The financial plan – one of the most feared and problematic areas. An essential for businesses to convince investors, banks, internal strategy and essential for business plans. It is definitely easier to improve your financial plan than creating your first one from scratch. Still, both scenarios require the same amount of detailed work and structure
How to approach writing a financial plan in an efficient way
Give me six hours to chop down a tree, and I will spend the first four sharpening the ax. – Abraham Lincoln
When it comes to efficiency, we highly believe in having a plan of action. The same goes for the creation of a financial plan.
— Our recommended strategy —
Go from as broad as you can to as detailed as possible. Use these three levels of questions to get started:
- Which areas do you need to cover in your financial plan? Who will read it? What do you want to achieve with it?
- Which areas do you have a lot about already, and which areas seem more problematic for you?
- In the specific problematic area, what exactly do you need to know or to do to make it less problematic? How to make it more successful?
You see, by going from broad to detailed, you’re able to deconstruct a complex topic into a manageable topic. Use these three levels of complexity breakdown to improve your financial plan. We recommend getting help from experts to work on those problematic areas.
You might already know from our other business development articles, we like to go deep. We like to solve real problems, give guidance and practical advice. All that being said, let’s dive deep into what a financial plan needs.
Which areas do you need to cover in your financial plan
Without any further ado, these are the seven essential areas that every financial plan should have.
- Profit and loss statement
- Liquidity plan
- Cash flow statement
- Overhead budget
- Sales plan
- Loan bank (if applicable)
- Break-even analysis
Depending on your company’s situation, you will need to shift your focus slightly.
If you’re writing a financial plan for an existing business, you’re in the best possible position. You can use historical data to support your projections. Things look different if you’re writing a financial plan for a new startup. You probably won’t have any previous financial information. In that case, we recommend focusing more on trust-building facts. Any experiences you had with businesses, or successes you had with finances. Be able to justify your assumptions with real life examples and statistics. Of course, all besides your prospective data.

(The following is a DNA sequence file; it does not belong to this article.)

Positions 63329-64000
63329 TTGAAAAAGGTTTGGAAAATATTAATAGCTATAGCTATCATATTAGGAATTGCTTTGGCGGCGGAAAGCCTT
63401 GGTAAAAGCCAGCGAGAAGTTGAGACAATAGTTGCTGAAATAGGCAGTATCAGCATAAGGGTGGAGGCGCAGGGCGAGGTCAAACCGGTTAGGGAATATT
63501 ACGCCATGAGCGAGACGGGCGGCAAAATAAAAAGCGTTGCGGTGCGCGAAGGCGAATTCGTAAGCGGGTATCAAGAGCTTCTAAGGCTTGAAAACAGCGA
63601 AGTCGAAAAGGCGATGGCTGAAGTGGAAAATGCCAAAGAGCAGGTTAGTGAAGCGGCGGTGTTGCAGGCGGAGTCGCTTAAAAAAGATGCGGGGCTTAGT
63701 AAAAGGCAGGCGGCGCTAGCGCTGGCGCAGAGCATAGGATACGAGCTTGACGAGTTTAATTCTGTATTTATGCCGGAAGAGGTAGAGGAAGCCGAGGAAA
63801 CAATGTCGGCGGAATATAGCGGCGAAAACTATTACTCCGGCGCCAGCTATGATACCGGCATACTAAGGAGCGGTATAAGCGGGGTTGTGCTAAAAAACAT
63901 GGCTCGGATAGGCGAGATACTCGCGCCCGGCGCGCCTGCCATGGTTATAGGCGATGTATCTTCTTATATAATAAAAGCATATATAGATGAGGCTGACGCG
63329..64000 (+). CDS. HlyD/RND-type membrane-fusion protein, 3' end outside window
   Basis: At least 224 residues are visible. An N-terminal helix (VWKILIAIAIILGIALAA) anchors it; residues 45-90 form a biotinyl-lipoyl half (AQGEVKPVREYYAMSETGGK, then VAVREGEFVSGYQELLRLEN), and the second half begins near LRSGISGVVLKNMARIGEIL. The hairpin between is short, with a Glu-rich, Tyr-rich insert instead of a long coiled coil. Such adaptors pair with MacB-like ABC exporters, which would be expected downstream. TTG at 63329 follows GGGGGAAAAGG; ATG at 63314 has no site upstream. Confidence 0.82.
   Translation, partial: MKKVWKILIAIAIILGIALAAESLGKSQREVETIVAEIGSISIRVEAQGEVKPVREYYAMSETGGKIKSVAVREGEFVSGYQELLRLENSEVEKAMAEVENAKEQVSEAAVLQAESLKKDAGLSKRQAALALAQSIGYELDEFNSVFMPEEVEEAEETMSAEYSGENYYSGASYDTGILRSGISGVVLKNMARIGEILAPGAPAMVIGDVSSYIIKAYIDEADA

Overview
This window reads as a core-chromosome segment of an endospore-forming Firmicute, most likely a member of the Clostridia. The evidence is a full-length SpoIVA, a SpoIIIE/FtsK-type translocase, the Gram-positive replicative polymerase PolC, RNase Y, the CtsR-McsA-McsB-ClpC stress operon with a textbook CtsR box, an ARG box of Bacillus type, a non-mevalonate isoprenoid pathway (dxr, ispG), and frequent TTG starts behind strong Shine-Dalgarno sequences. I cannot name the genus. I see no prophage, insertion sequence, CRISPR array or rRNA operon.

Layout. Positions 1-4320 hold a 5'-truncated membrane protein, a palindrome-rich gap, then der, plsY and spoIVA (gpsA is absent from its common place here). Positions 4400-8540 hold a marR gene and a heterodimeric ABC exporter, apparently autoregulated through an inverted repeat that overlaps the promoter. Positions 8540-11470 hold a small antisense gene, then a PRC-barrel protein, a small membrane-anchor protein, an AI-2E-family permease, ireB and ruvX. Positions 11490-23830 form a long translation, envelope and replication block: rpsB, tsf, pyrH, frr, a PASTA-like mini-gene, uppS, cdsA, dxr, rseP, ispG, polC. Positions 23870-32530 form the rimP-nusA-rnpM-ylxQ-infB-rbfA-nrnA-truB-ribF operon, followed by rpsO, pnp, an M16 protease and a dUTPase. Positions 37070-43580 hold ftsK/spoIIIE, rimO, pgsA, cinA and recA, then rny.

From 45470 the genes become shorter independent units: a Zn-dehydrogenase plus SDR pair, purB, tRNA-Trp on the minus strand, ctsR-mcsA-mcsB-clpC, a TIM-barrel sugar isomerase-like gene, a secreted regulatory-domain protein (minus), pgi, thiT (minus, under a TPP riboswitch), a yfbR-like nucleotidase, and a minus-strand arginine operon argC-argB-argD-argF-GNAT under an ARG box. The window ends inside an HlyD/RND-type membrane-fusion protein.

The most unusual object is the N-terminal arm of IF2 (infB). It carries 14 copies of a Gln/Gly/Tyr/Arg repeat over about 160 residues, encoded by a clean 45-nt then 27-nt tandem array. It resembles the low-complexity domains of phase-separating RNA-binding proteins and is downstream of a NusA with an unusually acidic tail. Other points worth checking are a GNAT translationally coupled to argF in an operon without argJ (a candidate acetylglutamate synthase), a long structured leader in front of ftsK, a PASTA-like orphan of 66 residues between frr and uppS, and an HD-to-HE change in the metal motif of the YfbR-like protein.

1. Profit and Loss Statement
A Profit and Loss Statement is a way of measuring a business over a particular period. Among others it measures turnover, direct costs related to your product, overhead and
The profit and loss statement is a comparison of expenses and income of a period for the purpose of determining the company result and presenting its consolidated sources.
The profit and loss statement is all about income projections for the next few years.
2. Liquidity Plan
Liquidity planning is one of the most important sections in your financial plan. It shows the ability to pay receivables at all times. To put it in business phrases: The liquidity plan exists to ensure that a company can remain solvent for the foreseeable future.
You might ask “All I want to do is win, why should I bother with surviving?”.
While it is good to win, things can go down anytime. Challenges will occur. Even another pandemic like Covid-19 might happen. And you need to show that you’re prepared for all possibilities. Equally important, you need to make the impression of being prepared. Especially in front of your potential investors and your loan bank.
As you might know from having a business, it’s not only about actual value but about perceived value. You need to work on both to get their support, investment, and trust.
Note: It is always good to have a buffer or follow-up financing option, as most of the time something doesn’t work out as planned. E.g. higher development costs, failure in production, higher rates of return.
3. Cash flow Statement
An often misunderstood area, the cash flow statement. You might already know this fact: “Profit is not cash”.
Even profitable companies can run out of cash. Sadly, some companies and entrepreneurs need to learn it the hard way. We don’t want you to experience that situation though. Make sure to know your numbers and manage your cash accordingly.
While profit and cash are bound to each other, they can affect each other differently.
We recommend spending your cash rather with an investing attitude. New equipment and assets will reduce your cash for the moment, but not your profitability.
So how do you start then?
You can choose one of two options. The direct or the indirect method.
The direct method, as the name states, is pretty straight forward. Your projected cash flow results in cash received subtracted by cash spent.
Direct Method: Cash Flow = Cash Received – Cash Spent
Let’s have a look at the indirect way.
You create the indirect cash flow statement by:
- taking your net income (your profits)
- listing everything that impacts profit
- adding it up
Remember, profit does not equal cash.